US's war crimes report, a canary in coalmine - Rapp

[TamilNet, Tuesday, 15 September 2009, 11:44 GMT]
With United Nations remaining impotent to act carry out investigations into the conduct of Sri Lanka military during the last several months of the war, a report to be released by the United States State Department on September 21, remains, perhaps the last credible instrument in the hands of the West to begin to find the truth on the allegations of war-crimes by the Sri Lanka Government and the Liberation Tigers, a spokesperson for a US-based activist group said. Stephen Rapp, US's ambassdor at large for War Crimes Issues (WCI) told Time that his office is responsible "to collect information on ongoing atrocities... [and] give a signal [when] something serious is occuring."

Responding to Time's question on what his office's focus is, Rapp said, "There are situations that have already been handed to us. There is a report from the Department of State on the war in Sri Lanka due in Congress [on Sept. 21]. Additionally the office, together with the Secretary for Global Affairs and the Secretary of State, has the responsibility to collect information on ongoing atrocities and it is then the responsibility of the President to determine what steps might be taken towards justice. Like the canary in the coalmine, we give the signal that something very serious is occurring."

The Guardian, in a damaging article on Sri Lanka's conduct after the war, faulted Colombo's approach arguing as follows: "[instead of giving political and civil rights to the Tamils in the areas where they are majority], president Mahinda Rajapaksa offers Tamils a bargain based on amnesia, not justice: forget the past and your future will be assured. The offer carries the latent threat: reject it and face the consequences of being an enemy of the state."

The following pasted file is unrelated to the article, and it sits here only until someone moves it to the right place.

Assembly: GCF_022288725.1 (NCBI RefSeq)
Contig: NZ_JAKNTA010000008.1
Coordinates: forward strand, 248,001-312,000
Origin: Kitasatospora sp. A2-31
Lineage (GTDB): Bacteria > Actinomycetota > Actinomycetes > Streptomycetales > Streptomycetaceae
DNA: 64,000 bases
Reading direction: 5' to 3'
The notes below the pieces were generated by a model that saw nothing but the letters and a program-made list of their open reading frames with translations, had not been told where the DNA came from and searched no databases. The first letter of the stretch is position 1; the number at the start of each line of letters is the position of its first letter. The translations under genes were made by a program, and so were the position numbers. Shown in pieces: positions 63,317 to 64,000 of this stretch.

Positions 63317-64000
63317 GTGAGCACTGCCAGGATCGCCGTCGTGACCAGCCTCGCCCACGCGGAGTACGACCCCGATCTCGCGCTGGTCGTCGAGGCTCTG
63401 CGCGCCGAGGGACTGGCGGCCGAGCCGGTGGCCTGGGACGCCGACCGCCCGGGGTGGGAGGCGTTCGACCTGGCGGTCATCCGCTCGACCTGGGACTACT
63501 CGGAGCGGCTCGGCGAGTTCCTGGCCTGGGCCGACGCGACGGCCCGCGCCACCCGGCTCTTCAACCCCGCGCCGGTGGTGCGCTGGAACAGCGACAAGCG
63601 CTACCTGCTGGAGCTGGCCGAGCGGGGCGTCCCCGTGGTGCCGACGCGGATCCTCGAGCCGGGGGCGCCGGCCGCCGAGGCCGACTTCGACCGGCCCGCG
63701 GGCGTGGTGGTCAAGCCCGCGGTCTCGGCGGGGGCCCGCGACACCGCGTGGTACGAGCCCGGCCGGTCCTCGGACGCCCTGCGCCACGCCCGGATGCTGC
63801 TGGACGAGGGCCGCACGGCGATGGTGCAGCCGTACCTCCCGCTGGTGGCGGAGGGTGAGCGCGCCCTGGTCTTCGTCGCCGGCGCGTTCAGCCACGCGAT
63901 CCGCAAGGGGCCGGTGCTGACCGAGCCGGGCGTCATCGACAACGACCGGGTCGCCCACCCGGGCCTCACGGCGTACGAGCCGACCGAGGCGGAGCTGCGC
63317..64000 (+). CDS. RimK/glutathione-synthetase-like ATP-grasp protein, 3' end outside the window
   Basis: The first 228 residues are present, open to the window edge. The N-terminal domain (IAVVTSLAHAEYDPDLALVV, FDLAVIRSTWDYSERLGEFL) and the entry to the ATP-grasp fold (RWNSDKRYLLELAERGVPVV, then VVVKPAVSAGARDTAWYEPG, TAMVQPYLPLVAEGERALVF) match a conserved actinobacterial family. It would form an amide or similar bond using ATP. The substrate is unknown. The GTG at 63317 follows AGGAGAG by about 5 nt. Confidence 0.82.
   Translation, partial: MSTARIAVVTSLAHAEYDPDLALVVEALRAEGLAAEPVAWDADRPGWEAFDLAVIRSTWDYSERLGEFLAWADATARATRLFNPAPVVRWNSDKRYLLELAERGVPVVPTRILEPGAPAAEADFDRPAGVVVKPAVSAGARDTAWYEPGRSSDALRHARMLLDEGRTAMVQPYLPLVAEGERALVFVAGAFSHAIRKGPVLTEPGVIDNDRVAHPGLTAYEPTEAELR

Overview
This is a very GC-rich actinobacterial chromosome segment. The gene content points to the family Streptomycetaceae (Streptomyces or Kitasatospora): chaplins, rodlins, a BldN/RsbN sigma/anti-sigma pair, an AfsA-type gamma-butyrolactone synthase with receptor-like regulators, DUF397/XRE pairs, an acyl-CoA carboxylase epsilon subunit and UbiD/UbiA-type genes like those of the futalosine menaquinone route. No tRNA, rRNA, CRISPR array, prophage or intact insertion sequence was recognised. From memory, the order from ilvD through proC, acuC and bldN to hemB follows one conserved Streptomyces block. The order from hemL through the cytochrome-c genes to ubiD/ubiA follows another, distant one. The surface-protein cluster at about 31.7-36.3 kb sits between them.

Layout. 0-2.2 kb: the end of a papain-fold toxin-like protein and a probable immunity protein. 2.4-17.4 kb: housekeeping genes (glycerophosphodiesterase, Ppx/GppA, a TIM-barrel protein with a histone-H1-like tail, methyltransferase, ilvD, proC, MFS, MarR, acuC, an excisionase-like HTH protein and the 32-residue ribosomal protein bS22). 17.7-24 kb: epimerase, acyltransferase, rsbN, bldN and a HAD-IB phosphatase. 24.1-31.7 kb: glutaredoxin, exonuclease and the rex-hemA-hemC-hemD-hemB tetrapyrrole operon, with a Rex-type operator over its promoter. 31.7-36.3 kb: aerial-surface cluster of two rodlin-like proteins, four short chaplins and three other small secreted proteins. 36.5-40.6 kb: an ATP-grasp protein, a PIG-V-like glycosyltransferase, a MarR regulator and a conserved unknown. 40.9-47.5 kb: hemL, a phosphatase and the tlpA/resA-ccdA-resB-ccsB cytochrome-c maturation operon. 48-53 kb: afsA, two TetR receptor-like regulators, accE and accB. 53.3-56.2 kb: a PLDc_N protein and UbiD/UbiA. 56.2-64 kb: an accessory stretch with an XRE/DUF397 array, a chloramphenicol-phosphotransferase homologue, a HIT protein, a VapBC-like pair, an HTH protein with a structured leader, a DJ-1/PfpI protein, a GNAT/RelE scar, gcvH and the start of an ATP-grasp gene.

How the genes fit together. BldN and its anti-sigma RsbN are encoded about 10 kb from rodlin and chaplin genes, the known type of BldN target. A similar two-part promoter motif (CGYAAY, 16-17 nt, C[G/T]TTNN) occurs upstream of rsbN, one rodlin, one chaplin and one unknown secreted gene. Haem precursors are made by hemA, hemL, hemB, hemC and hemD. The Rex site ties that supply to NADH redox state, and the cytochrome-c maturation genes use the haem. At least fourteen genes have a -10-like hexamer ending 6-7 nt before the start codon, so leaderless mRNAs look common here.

Responding to a similar issue, when Time asked Ambassador Rapp "if the requirements of peace get in the way of justice?" the Ambassador responded "I think we've learned that contrary to fears, holding people accountable for atrocities does not make the problem worse, it makes it better. When Milosevic was indicted for ethnic cleansing in Kosovo, people were convinced that they would never have peace and he would be worse than ever. Within a short time he was charged and jailed in his own country.

"Justice is a necessary ingredient to the establishment of peace. There's always an argument that justifies doing nothing, but you can't defer it forever," Rapp said.

In the amendment 1169 to H.R. 2346, an Act making supplemental appropriations for the fiscal year ending September 30, 2009, U.S. Senators had earlier proposed to "prohibit certain forms of financial support to Sri Lanka," unless certification is made by the Secretary of State that "Sri Lanka has taken certain steps to address the humanitarian situation in areas affected by the conflict in Sri Lanka."

The forthcoming war-crimes report from the US State Department is mandated by the above Act.


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External Links:
Time: Stephen Rapp: Obama's Point Man on War Crimes

 

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